11 Financial Terms Worth Knowing in Order to Reach Your Goals
One of the most intimidating aspects of managing money is the (often nonsensical) financial jargon. It sometimes seems like advisors, economists and bankers speak a different language, fraught with financial terms like ‘diversification’ and ‘proprietary.’ And what about the baffling phrases like ‘stalking horse bid,’ ‘triple witching’ and ‘style drift,’ which call to mind strange images that have nothing to do with money?
Don’t be intimidated
The truth is, understanding personal finance and investment terms shouldn’t be that complicated. The average person doesn’t need to know what the obscure investing terms mean—you just need enough information to save and invest wisely.
Like any specialized area, the financial sector is filled with professionals who toss around financial terminology that’s not typically used by those outside the world of investing, banking and economics. (In the same way, if you’re not an engineer, you probably don’t know what ‘kingpin inclination’ is—and that’s okay.)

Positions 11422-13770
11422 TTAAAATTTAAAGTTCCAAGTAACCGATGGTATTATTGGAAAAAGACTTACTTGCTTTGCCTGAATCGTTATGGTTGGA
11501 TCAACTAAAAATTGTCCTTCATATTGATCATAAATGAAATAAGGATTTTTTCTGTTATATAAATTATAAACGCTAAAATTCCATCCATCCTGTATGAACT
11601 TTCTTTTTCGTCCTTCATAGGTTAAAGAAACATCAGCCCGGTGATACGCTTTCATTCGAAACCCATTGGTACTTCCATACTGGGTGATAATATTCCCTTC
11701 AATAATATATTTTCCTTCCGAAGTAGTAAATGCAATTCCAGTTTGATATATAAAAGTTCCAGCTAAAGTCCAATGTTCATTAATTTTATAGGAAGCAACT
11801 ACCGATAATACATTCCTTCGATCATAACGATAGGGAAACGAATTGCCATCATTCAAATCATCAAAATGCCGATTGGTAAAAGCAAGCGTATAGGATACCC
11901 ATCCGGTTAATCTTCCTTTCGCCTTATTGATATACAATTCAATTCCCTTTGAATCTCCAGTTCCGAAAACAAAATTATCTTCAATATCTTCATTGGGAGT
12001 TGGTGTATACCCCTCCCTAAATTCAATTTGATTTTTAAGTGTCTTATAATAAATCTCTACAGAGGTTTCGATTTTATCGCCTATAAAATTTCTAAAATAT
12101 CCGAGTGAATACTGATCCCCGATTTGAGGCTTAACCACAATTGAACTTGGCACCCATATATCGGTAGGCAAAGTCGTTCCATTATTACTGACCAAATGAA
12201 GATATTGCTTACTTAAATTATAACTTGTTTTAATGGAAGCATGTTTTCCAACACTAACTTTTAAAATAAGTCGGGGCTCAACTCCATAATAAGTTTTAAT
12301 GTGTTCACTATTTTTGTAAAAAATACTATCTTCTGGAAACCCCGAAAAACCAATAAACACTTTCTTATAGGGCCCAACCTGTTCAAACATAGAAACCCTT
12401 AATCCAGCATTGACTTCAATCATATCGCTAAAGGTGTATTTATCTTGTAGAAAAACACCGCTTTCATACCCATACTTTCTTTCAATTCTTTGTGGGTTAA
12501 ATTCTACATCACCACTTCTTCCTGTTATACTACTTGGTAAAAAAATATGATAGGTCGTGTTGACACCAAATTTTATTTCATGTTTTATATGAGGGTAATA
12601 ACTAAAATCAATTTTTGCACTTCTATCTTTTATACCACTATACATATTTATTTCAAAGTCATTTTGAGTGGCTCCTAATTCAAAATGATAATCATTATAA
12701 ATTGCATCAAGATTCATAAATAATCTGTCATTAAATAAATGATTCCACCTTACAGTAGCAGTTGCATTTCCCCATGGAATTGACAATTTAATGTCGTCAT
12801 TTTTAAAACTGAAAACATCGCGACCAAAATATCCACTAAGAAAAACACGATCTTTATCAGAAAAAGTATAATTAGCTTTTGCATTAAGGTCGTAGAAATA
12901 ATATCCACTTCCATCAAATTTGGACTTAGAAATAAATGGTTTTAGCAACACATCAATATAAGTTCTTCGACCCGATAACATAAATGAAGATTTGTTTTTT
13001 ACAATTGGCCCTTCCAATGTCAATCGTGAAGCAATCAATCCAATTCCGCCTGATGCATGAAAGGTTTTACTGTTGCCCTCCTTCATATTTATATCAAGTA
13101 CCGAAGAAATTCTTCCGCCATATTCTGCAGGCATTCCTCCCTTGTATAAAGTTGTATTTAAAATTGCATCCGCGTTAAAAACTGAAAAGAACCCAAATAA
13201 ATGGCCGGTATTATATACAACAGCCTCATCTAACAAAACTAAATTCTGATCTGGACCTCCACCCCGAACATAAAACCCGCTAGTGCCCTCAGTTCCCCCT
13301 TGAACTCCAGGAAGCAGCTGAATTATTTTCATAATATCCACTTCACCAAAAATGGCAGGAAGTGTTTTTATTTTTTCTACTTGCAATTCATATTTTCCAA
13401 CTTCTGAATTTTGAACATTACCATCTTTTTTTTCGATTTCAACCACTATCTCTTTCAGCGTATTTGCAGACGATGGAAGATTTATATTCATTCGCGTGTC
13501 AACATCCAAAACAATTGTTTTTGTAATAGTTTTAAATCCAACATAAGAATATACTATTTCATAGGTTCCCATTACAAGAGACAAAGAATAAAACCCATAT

But while you can safely skip over half the jargon you come across in the newspaper or on the web, there are a few financial terms you should make part of your regular vocabulary. “To truly have a handle on your finances and meet your goals, you need to amass some basic financial knowledge,” writes Nancy Mann Jackson over at DailyWorth.
Where to start
You could ask for clarification or look up the definition every time you hear a confusing piece of financial jargon—but in the end it’s better to familiarize yourself with the more commonly-used terms that ‘everyone’ is supposed to know (trust me, not everyone does).
Here are 11 financial terms and definitions to start you off on the road to financial success.
A 401(k) is an employer-sponsored retirement plan. Employees can contribute a percentage of their pre-tax earnings to their 401(k) account, where the money is typically invested in mutual funds or ETFs. Many employers will match up to a certain amount of your contribution, which is why you’ll sometimes hear advice like “invest in your 401(k) up to the amount that’s matched.” A match from your employer is literally free money.
2. Certificate of deposit